ABUSES BY STATE SECURITY FORCES - In 2014, the number of violations committed by the Malian army decreased, but soldiers were implicated in several cases of arbitrary detention, one instance of excessive use of force in responding to a demonstration in Kidal, and several summary executions, largely targeting Tuareg men. The military hierarchy made some effort to investigate and hold to account soldiers implicated in several of these incidents. Members of the security forces were also implicated in acts of extortion, bribe taking, and to a lesser extent rape.

Malian soldiers accused of torture, murder

Middle East Online, Gao Mali, 21 Feb 2013

[accessed 22 February 2013]

An AFP journalist saw four "pale skins" in Gao and Timbuktu, 900 kilometres northeast of Bamako, who bore marks of torture, such as cigarette burns, traces of electric shock treatment and the use of acid, broken bones, bruises, bullet wounds and signs of strangulation, as well as sexual abuse.

In one town, which cannot be named at the request of the victims, who also asked for anonymity, one man said that after he was beaten up and burned with cigarettes, soldiers poured acid down his nostrils.

"It's perhaps because I am Tamashek (Tuareg), I don't see any other reason," he said.

"I know that he is not an Islamist," said his doctor, who added that the victim was gravely ill because "the acid will lead to a shrinking of the oesophagus, perhaps cancer."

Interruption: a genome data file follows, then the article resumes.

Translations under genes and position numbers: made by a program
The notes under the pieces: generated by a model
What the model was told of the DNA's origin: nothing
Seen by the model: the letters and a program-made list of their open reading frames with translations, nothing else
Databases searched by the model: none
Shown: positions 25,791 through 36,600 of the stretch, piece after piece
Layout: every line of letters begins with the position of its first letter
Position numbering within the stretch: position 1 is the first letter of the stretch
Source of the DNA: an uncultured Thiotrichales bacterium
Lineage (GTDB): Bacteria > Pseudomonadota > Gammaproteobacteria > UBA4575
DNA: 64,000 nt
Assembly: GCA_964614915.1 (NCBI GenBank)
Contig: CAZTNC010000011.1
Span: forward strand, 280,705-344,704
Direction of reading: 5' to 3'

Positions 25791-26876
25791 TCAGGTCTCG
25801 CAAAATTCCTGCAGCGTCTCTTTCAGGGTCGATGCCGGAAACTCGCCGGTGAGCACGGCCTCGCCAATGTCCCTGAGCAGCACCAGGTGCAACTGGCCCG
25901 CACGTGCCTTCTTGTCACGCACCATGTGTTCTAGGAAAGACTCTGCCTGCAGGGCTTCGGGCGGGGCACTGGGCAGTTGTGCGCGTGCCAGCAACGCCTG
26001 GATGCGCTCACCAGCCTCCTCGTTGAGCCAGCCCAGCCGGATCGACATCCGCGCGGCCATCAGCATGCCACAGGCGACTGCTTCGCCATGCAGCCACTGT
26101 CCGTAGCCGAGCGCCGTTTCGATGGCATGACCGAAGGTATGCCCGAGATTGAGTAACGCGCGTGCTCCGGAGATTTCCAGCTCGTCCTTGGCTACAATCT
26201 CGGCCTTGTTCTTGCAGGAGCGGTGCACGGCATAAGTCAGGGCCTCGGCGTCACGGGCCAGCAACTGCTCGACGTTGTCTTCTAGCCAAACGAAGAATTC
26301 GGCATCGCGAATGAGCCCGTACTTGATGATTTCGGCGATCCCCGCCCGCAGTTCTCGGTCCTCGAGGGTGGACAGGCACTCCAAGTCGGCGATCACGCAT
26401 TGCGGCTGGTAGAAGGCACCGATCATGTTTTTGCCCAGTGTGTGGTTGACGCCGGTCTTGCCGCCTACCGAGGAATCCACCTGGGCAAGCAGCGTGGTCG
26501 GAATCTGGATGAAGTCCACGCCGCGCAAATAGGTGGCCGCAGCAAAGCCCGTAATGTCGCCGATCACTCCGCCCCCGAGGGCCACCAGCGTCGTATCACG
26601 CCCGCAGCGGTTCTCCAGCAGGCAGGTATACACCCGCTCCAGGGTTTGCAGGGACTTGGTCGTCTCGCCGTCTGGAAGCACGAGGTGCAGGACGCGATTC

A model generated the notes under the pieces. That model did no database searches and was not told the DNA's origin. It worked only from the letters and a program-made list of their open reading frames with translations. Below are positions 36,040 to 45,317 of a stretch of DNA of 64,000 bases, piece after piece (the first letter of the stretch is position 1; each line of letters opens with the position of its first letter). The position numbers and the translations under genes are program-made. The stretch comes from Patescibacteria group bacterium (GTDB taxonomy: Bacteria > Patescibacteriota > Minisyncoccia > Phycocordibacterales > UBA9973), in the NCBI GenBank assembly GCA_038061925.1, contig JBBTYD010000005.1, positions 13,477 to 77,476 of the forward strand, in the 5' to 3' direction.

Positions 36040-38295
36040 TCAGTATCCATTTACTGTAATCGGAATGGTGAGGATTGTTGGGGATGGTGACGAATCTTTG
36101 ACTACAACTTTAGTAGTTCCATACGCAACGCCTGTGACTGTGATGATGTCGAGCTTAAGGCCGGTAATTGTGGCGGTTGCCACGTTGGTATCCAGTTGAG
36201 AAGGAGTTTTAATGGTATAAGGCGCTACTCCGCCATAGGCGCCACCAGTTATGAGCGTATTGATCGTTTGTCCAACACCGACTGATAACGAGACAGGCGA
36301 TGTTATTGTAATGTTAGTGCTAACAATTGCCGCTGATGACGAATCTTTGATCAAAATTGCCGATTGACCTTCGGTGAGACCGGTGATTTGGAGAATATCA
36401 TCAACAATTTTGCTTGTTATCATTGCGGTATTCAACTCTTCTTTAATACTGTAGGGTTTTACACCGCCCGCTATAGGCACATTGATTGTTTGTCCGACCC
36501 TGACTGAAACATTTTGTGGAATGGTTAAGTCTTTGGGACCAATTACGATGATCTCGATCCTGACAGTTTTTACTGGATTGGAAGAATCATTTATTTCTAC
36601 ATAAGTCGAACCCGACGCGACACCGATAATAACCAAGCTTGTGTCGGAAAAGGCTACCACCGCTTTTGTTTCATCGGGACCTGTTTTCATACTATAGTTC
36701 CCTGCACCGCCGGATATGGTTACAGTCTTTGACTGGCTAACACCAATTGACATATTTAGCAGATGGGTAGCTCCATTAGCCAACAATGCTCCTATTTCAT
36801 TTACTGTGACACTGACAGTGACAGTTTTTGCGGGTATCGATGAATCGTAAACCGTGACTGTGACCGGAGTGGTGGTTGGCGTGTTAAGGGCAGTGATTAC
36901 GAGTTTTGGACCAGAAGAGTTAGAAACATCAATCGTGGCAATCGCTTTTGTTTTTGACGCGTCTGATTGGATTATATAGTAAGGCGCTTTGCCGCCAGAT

Elsewhere, a young pale-skinned woman lay on her sickbed with broken bones and several bullets in her body. She said that soldiers had assaulted her. Her doctor said she had also been raped.

In Timbuktu, journalists of the US news agency Associated Press (AP) said that they had found two Arabs buried in the sand, close to the town. The family of one of the victims said he had been arrested by Malian soldiers two weeks earlier.

3 suspects accuse Mali forces of torture

Associated Press AP, 1 February 2013

[accessed 2 February 2013]

The three suspects, who were tied together with a turban and one handcuff, all acknowledged having been members of the al Qaeda-linked group known as Ansar Dine, or Defenders of the Faith.

"To force me to talk they poured 40 liters (85 pints) of water in my mouth and over my nostrils which made it so that I could not breathe anymore. For a moment I thought I was even going to die," said one of the men, who gave his name as Ali Guindo and said he was from a village near the central Malian town of Niono.

"I sleep in the cold and every night they come pour freezing water over me.

All three prisoners described similar treatment. Their account could not be independently verified.

The state of the world's human rights

Amnesty International AI, Annual Report 2013

[accessed 29 Jan 2014]


People suspected of being supporters of armed groups or targeted because they were Tuareg, were victims of torture and other ill-treatment or extrajudicial executions by security forces.